Understanding your investment taxes is an essential part of portfolio management. Investment Account Manager provides many reports and tools to help:
• Sold Securities Report
filtered for the appropriate time period - this report summarizes the sales of securities for the portfolio. Sales activity is separated based on short term holding period activity and long term holding period activity. This is another of IAM's useful tax planning and preparation reports.
• Income Received
filtered for the appropriate time period - this report provides a summary of dividends, interest and capital gain distributions recorded in your portfolio. It is segregated by security, by type and by tax category. This is one of the tax preparation reports you will use from the Investment Account Manager.
• Capital Gains Distribution Report
for the time period - this IAM audit report is a useful tax-planning tool, summarizing the gain distributions received by securities in your portfolio. This report includes details on gains as the result of merger transactions involving cash and stock distributions.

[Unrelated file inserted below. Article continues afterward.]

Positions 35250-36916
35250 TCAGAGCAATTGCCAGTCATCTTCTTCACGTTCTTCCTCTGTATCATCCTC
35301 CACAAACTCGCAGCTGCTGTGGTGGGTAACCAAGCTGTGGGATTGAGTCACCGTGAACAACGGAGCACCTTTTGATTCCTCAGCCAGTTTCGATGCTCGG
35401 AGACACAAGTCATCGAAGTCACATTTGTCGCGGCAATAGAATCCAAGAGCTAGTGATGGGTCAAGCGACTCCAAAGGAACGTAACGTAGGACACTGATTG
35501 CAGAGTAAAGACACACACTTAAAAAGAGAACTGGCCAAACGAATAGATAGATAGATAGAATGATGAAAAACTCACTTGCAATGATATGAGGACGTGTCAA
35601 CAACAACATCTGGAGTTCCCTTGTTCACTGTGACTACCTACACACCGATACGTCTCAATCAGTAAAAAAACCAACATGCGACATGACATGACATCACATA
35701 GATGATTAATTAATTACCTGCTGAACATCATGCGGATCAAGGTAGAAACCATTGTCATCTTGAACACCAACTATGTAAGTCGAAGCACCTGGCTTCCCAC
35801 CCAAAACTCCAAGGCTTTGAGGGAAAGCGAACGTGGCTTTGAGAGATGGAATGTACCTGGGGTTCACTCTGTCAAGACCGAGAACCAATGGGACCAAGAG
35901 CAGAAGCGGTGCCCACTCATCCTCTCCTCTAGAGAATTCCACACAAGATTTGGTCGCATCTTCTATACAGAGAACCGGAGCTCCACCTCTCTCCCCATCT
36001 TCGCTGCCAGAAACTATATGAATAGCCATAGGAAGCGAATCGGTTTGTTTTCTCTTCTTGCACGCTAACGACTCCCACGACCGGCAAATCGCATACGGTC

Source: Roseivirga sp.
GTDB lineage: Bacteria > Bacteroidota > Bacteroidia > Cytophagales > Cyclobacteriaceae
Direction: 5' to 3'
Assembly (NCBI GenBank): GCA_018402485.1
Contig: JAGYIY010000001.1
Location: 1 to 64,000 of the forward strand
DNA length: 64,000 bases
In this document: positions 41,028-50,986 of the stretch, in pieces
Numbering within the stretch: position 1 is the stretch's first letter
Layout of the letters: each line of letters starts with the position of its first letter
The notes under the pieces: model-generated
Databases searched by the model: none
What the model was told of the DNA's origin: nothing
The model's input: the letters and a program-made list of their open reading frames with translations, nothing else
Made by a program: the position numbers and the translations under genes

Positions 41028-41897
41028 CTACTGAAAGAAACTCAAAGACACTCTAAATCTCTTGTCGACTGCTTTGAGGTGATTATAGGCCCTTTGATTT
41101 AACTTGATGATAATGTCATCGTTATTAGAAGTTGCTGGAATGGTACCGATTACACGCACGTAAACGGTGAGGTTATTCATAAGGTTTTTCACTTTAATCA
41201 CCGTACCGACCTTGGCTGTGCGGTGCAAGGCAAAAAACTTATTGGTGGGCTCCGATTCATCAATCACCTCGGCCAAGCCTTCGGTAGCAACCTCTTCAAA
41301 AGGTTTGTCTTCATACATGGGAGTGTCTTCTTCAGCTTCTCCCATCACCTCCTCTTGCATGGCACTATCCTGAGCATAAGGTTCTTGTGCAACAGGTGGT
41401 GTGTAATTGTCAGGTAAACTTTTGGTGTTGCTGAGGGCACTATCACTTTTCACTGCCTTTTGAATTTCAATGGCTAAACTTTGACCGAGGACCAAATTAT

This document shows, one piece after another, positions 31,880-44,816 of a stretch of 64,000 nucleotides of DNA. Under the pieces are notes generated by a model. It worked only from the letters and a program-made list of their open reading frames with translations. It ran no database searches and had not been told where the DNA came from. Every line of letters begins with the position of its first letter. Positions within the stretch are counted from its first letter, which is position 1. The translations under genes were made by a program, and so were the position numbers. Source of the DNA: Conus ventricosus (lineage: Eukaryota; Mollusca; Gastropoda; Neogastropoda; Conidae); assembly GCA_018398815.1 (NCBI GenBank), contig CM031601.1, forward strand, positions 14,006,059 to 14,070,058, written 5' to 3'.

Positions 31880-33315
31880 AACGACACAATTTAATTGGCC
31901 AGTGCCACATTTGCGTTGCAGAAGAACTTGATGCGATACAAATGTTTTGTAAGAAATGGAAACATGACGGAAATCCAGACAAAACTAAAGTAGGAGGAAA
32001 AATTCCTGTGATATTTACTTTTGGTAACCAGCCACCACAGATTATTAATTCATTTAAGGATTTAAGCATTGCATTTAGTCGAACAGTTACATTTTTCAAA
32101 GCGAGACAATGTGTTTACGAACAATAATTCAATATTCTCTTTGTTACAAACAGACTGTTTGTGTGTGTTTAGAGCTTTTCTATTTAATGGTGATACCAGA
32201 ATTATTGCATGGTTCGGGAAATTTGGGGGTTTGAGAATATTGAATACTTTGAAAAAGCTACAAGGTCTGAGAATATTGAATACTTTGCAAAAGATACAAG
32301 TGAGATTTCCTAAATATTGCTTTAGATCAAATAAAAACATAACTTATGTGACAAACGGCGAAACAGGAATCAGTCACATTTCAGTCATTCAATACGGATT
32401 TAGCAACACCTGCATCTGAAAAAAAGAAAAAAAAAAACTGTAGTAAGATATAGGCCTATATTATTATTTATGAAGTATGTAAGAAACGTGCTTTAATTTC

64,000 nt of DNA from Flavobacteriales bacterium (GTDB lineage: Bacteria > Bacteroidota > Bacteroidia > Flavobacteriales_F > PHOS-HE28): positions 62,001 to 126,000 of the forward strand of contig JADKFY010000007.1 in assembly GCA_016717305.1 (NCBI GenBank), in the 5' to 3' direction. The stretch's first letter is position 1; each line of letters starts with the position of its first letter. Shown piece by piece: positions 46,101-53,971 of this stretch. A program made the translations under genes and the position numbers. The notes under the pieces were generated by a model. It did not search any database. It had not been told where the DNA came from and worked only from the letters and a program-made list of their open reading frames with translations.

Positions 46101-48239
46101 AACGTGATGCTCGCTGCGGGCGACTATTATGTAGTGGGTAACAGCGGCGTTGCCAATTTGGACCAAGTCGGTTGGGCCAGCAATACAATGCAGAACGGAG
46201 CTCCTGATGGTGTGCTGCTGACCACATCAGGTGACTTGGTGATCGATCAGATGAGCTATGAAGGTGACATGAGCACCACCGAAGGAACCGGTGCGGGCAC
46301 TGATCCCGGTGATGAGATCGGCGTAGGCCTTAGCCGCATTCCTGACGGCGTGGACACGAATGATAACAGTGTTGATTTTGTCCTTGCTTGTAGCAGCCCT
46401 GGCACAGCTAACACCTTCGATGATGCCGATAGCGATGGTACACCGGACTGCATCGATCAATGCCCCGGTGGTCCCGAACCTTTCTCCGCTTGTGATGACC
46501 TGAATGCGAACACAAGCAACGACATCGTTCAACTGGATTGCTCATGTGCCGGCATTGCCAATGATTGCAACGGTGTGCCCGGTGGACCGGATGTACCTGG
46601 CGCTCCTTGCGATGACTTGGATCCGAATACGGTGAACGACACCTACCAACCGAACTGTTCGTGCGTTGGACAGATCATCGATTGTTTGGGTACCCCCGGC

• Qualified Dividends Report
filtered for the appropriate time period (if needed).
• Transactions Activity Report
filtered for the appropriate time period.
• Security Basis Report
, identifying each of the specific purchase lots - this report lists the lot-by-lot purchase transaction details for portfolio holdings, and is an important source of information for making wise tax decisions. By carefully selecting which purchase lots to be allocated to a sale, other previously realized gains and losses can be offset.
• Fees and Expenses Report
tracks the investment fees, expenses, foreign tax withheld, and other charges for securities in your portfolio.
• Short-term to Long-term Report
which identifies securities soon to gain long term capital gains treatment.
Last Edit: August 31, 2018, 09:16:35 AM by Matt Willms